See: I’m Not There

[Week Fourteen]
Friday, December 7 – Thursday, December 13

The Christmas season really gets going with an excellent batch of films. First, the big money is on The Golden Compass, which is already being positioned as the next Lord of The Star Potter saga, and it looks pretty massive. Second, from the director of Pride & Prejudice and its star, Keira Knightly, comes Atonement, a romance which looks like Cold Mountain set during World War II. Recent festival screenings have critics absolutely raving that it’s an instant classic and it will clean up at the awards; when people are saying a film is among the greatest of all time at the time of its release, it’s probably even money to go check it out. And third, I want to mention Leatherheads, directed by and starring George Clooney. I haven’t seen any footage yet, but it sounds interesting - a romantic comedy set against the backdrop of the beginning of what would become the NFL - it sounds kind of like Some Like It Hot meets Bull Durham, but with shoulder pads. I’m intrigued because I’ve loved Clooney’s two previous directorial endeavors; the down side is the woman being fought over is Renee Zellweger, but the up side is The Office’s John Krasiniski is playing Robbins to Clooney's Costner, and seems a better prospect than that horrible Robin Williams debacle this summer.
See: The Golden Compass; if you’re like me and you hate sitting in theaters with lots of kids, see it as late in the day as possible. Check out Atonement on a weeknight if you get a chance.

[Week Fifteen]
Friday, December 14 – Thursday, December 20

This is a grab bag week, with a lot to choose from. The blockbuster is going to be I Am Legend, starring Will Smith, and directed by Constantine director Frances Lawrence. The concept is incredible, with the tagline – "The last man on Earth is not alone” – saying it all, and I have a feeling it will be the rare big budget popcorn flick that delivers. Almost as tempting is the new Woody Allen picture, Cassandra’s Dream. A crime thriller in line with his 2005 masterpiece Match Point, this film concerns two cockney brothers (Ewan McGregor & Colin Farrell) trying to one-up each other for a girl, and how their criminal uncle (Tom Wilkinson) gets them wrapped up in wrong doing. Also, do not sleep on Juno, director Jason Reitman's follow-up to his great Thank You For Smoking. It's a teen pregnancy black comedy starring, as the knocked up pair, Ellen Page (Hard Candy, X-Men 3) and Michael Cera (Superbad); the brilliant cast also includes Kingdom duo Jason Bateman and Jennifer Garner, as well as the hilarious Rainn Wilson, J.K. Simmons, and Alison Janney. Finally, way under the radar, is Youth Without Youth. I don't know much about it except (a) it's about Nazis, (b) it stars Tim Roth, and (c) it's the first film in a decade from legendary Godfather director Francis Ford Coppola. That all should be enough for a matinee.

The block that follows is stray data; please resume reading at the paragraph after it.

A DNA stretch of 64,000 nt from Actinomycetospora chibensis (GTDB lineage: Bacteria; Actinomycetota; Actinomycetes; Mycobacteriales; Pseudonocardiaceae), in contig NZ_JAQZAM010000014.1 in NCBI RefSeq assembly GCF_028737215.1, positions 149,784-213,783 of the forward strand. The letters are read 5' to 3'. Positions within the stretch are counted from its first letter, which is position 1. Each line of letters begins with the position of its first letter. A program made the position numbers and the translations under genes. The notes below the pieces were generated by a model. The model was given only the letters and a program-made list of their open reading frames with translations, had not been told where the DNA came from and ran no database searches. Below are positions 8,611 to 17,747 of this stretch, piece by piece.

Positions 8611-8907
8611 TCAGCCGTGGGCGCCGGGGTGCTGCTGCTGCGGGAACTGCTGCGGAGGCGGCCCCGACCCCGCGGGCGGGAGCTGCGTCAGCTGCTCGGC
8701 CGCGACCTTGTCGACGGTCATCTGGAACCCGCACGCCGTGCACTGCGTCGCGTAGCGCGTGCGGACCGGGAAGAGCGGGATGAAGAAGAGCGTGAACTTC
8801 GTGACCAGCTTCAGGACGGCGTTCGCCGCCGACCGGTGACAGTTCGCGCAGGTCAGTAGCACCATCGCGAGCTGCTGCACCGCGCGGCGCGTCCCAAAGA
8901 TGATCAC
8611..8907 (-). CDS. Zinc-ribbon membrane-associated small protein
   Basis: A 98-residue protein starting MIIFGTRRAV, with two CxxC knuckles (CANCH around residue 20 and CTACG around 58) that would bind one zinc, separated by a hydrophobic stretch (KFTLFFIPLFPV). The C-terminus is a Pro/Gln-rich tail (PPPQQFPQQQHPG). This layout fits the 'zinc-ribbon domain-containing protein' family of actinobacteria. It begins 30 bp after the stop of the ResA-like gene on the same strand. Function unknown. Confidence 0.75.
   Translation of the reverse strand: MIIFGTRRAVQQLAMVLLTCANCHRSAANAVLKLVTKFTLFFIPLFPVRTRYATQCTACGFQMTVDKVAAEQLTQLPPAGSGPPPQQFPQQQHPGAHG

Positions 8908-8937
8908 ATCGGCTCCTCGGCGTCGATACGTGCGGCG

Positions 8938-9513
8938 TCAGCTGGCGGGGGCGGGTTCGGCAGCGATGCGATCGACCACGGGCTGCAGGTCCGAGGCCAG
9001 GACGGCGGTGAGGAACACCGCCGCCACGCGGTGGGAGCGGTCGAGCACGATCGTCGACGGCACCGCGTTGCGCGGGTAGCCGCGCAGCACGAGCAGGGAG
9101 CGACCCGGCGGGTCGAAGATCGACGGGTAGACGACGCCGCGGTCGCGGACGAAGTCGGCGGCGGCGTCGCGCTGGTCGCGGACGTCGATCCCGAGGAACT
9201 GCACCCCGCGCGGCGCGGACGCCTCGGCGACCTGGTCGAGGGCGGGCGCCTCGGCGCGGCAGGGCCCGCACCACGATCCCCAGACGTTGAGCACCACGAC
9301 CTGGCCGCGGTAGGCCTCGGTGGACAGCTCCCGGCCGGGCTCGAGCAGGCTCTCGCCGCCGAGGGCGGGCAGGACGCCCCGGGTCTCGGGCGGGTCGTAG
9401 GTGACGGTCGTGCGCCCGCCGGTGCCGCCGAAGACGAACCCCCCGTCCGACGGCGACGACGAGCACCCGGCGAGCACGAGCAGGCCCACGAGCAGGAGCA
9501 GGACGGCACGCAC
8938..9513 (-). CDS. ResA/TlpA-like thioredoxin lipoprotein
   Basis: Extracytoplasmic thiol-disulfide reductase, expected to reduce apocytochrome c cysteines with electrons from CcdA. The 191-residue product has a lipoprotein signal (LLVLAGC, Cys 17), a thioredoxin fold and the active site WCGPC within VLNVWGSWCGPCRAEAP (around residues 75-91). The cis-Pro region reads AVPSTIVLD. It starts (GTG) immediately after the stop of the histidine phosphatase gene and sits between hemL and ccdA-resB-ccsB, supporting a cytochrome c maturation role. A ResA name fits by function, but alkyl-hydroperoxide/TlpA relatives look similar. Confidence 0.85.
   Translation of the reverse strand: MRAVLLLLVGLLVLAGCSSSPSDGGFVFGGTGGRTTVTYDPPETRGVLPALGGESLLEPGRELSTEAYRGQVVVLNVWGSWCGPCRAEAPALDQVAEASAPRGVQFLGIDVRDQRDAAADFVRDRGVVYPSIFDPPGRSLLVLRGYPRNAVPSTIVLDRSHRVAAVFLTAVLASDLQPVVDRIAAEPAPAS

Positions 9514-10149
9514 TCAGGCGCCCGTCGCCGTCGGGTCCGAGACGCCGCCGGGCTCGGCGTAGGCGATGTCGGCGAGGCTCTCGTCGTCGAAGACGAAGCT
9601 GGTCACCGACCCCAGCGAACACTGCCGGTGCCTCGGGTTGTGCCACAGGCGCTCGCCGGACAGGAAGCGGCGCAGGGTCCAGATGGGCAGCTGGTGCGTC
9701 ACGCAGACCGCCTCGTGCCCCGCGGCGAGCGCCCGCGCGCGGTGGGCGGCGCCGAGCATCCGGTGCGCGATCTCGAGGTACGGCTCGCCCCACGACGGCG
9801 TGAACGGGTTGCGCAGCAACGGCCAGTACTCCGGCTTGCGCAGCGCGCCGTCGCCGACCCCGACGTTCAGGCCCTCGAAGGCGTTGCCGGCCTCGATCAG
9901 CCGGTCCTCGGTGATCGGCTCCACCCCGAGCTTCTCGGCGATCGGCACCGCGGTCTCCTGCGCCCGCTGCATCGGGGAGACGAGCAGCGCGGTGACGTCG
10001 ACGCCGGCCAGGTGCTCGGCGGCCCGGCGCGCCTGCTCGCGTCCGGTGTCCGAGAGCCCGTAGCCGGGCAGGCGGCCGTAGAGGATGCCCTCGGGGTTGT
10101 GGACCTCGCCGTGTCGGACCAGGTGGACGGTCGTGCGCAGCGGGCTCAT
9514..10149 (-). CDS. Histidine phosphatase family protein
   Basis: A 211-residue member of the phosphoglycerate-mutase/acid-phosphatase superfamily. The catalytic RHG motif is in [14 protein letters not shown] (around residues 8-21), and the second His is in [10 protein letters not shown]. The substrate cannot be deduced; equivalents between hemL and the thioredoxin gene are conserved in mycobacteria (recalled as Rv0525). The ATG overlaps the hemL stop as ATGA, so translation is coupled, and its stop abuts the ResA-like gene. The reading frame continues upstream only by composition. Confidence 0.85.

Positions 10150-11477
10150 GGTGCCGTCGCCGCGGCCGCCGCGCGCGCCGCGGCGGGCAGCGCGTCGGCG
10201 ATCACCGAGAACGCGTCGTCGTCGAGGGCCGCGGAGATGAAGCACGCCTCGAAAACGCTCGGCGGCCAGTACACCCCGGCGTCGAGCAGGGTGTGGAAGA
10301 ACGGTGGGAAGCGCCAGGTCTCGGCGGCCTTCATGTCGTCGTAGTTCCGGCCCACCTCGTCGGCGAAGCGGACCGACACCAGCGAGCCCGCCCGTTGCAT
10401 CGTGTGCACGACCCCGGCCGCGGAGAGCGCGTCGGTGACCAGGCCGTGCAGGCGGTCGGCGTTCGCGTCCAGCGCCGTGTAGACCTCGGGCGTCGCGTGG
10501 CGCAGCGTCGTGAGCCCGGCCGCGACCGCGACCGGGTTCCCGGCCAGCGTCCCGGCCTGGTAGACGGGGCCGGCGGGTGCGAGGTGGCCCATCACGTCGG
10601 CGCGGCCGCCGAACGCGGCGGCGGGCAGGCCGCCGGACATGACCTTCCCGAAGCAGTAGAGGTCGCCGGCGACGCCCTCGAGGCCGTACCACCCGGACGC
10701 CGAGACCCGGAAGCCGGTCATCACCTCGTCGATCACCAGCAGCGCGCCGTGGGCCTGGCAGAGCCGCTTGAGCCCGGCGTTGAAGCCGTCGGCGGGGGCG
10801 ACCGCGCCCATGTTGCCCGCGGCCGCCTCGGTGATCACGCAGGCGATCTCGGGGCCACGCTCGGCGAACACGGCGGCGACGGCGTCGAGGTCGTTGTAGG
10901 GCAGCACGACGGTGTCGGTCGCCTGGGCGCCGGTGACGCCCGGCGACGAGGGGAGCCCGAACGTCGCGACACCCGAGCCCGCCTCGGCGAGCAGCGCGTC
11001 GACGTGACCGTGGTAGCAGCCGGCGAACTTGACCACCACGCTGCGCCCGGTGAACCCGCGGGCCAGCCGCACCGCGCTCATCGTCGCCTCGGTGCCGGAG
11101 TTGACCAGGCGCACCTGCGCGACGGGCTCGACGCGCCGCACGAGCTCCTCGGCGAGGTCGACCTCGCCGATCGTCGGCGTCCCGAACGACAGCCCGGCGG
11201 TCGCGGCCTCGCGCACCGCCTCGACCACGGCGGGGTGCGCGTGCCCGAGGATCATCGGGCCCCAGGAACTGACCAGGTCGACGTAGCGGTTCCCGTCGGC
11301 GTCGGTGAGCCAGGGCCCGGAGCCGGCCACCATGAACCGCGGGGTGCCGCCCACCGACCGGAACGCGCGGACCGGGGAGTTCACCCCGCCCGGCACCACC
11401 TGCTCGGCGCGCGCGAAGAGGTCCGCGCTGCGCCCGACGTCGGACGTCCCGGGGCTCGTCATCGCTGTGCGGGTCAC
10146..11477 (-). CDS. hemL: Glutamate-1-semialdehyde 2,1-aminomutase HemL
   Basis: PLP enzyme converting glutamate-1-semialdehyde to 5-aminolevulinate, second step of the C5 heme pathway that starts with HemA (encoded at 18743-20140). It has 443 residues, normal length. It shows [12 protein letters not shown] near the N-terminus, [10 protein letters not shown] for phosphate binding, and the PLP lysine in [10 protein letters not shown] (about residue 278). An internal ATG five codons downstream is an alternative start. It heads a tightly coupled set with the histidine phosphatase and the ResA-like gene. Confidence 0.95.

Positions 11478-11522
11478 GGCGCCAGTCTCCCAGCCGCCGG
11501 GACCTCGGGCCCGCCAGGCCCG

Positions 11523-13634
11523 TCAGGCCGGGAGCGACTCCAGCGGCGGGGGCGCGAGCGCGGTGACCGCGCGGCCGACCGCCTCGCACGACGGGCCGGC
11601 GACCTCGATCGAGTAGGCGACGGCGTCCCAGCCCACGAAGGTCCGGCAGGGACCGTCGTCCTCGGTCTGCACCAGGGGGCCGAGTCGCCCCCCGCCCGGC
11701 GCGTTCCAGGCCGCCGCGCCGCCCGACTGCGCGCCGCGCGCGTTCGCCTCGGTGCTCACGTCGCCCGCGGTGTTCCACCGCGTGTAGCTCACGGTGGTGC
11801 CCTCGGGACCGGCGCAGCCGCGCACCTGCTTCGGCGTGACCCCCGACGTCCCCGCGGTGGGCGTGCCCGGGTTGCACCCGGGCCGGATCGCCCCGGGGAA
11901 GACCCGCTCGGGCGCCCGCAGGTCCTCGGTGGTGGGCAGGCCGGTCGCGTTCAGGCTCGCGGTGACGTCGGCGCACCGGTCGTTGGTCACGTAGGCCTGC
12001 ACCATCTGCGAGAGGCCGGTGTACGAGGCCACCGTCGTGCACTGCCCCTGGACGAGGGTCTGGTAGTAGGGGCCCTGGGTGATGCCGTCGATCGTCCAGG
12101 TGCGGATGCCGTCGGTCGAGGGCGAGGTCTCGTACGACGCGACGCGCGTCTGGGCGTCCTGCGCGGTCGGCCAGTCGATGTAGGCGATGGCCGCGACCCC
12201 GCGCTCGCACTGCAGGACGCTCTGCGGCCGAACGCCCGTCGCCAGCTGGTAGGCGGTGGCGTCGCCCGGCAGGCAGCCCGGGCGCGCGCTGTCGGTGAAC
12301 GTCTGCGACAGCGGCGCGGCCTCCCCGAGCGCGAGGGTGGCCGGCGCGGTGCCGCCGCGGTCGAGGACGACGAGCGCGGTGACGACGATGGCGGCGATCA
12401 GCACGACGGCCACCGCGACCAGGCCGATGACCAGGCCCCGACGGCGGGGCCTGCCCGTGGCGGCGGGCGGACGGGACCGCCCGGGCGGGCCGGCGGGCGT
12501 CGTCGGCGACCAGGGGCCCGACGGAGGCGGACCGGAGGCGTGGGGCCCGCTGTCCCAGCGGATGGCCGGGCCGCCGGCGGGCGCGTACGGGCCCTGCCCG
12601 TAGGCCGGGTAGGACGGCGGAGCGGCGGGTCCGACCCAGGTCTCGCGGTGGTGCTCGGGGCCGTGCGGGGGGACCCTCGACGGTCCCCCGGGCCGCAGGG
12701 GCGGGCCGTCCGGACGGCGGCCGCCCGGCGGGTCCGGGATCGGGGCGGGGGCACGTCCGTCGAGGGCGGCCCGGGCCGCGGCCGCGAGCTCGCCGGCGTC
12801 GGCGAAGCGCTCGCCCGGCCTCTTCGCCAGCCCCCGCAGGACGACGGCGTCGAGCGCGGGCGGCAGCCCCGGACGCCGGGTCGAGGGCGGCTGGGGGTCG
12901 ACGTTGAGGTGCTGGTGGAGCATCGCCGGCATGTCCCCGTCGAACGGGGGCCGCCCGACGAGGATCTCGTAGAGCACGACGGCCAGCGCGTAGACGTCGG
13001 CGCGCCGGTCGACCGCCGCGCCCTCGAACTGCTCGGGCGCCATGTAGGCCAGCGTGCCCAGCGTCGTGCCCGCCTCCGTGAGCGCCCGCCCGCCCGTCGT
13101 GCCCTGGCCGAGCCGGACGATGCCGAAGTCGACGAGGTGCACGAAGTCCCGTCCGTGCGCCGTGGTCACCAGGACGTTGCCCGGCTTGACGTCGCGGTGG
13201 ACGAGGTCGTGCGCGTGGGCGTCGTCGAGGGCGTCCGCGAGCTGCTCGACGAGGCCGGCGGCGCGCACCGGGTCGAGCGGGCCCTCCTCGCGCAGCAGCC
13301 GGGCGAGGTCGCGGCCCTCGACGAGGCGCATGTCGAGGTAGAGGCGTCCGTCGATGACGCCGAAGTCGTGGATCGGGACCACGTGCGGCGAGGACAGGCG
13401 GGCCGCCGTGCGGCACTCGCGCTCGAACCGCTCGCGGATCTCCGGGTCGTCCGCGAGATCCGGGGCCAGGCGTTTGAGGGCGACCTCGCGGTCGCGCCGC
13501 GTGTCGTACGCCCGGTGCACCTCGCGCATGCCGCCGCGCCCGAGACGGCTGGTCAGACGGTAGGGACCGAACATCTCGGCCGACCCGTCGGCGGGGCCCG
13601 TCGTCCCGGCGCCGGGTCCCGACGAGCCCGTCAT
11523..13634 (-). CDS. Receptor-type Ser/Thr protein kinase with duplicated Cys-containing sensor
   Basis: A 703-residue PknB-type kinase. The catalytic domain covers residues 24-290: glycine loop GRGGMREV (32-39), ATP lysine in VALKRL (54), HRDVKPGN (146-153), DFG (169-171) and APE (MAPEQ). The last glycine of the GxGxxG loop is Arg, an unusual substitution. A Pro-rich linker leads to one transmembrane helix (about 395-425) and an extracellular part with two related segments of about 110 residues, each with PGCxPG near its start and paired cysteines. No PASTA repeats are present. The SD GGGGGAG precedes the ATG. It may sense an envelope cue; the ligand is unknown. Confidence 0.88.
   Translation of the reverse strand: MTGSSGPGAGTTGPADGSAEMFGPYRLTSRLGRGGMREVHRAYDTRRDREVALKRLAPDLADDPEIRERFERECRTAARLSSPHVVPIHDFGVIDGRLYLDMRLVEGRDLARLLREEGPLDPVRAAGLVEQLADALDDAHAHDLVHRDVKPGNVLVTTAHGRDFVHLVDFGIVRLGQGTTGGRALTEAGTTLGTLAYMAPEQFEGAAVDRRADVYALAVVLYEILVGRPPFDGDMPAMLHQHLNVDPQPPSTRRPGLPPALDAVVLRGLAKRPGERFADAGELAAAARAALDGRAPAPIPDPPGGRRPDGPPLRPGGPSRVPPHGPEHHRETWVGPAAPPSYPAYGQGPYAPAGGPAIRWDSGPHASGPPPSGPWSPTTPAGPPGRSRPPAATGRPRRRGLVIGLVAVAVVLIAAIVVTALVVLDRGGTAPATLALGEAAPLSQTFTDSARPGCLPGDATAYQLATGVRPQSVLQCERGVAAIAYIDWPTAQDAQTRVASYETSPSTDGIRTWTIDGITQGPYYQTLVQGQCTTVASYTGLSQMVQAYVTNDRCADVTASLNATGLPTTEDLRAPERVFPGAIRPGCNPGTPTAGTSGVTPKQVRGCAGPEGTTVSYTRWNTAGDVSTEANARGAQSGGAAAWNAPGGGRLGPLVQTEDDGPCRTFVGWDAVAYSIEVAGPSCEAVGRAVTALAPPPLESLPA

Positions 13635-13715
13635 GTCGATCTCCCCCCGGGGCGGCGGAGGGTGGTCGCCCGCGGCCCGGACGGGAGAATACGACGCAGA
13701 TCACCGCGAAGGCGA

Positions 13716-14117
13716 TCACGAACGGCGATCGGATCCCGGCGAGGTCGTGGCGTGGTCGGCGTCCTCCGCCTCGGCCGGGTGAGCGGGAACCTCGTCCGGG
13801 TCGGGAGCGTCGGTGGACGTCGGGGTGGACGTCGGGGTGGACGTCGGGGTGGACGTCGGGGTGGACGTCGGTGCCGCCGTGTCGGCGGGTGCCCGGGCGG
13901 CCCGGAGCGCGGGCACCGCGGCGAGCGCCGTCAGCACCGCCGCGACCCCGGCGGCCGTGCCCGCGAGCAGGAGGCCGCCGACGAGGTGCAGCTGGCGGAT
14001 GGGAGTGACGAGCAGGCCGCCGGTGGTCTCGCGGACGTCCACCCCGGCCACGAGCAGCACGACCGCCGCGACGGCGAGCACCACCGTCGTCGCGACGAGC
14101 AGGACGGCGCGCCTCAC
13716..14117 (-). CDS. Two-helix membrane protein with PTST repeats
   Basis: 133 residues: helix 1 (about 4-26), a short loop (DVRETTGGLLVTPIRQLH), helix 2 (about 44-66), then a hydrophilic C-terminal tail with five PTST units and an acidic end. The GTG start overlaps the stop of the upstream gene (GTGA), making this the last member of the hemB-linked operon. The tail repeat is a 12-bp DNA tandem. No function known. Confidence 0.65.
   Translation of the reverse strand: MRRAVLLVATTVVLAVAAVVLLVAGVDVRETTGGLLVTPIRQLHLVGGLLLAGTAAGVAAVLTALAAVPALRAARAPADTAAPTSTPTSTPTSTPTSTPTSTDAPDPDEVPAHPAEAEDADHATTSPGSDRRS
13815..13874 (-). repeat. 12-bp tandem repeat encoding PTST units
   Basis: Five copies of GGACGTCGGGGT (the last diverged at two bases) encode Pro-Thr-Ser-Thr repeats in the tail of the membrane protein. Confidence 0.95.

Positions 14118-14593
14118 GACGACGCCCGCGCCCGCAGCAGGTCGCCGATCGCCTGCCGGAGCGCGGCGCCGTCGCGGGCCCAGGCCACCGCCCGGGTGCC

See: well, all four, but if I personally had to pick one, after seeing the trailer, I would pick Juno...cuz ya know, who doesn't like to laugh?

[Weeks Sixteen & Seventeen]
Friday, December 21 - New Year's Eve
I combined the last week and a half of the year because most of the movies are opening on Christmas Day, which is a Tuesday. There are a total of 14 films coming out within these 10 days, so I'll try and cut off the excess. The must see is going to be P.T. Anderson's long-awaited There Will Be Blood [12/26], starring a spooky Daniel Day Lewis and Little Miss Sunshine's Paul Dano. A loose adaptation of Upton Sinclair's 1927 novel Oil!, it is the third of the gritty westerns I've been mentioning, but it's the only one to feature a score by Radiohead's virtuoso multi-instrumentalist Jonny Greenwood; it looks positively epic. After that, the next movie I would recommend is National Treasure: Book Of Secrets [12/21]. I know you might feel this damages my credibility, but as a man that grew up on Indiana Jones, I think it's refreshing to see a family-friendly action movie in an age of increasingly explicit films. Plus, the entire cast and crew from the original is returning, and they've added Helen Mirren, Ed Harris and Bruce Greenwood - so how could it go wrong? Beyond those two films you have some interesting options. Sweeney Todd [12/21] is yet another teaming of director Tim Burton and Johnny Depp, so even though I'm not a fan of musicals, it still bears mentioning. The Savages [12/26] has Laura Linney and Philip Seymour Hoffman, which is always good. Hoffman also pops up in Mike Nichols' political drama, Charlie Wilson's War [12/25], starring a couple of up-&-comers named Tom Hanks and Julia Roberts. I wasn't going to mention Walk Hard [12/21], cuz I'm really not sold on it yet, but I'm a big fan of Jenna Fischer's, so her starring role warrants the mention. And finally, AVP: Reqiuem [12/25]. I had to do it. C'mon, nothing could be as bad as the first one.
See: There Will Be Blood

So, that's a wrap! Let's do a little recap with my list of the
Top 17 Must-See Films of the Fall.
17. Atonement [12/07]
16. The Assassination Of Jesse James... [9/21]
15. Gone Baby Gone [10/19]
14. Into The Wild [9/21]
13. Cassandra's Dream [12/14]
12. I Am Legend [12/14]

11. Southland Tales [11/09]
10. We Own The Night [10/12]
09. Juno [12/14]
08. Control [10/10]
07. The Golden Compass [12/07]
06. There Will Be Blood [12/26]
05. 3:10 To Yuma [out now]
04. I'm Not There [11/23]
03. The Darjeeling Limited [9/29]
02. No Country For Old Men [11/09]
01. American Gangster [11/02]
Thanks for reading, have fun at the theater, and stay tuned for more goodness here at CSR.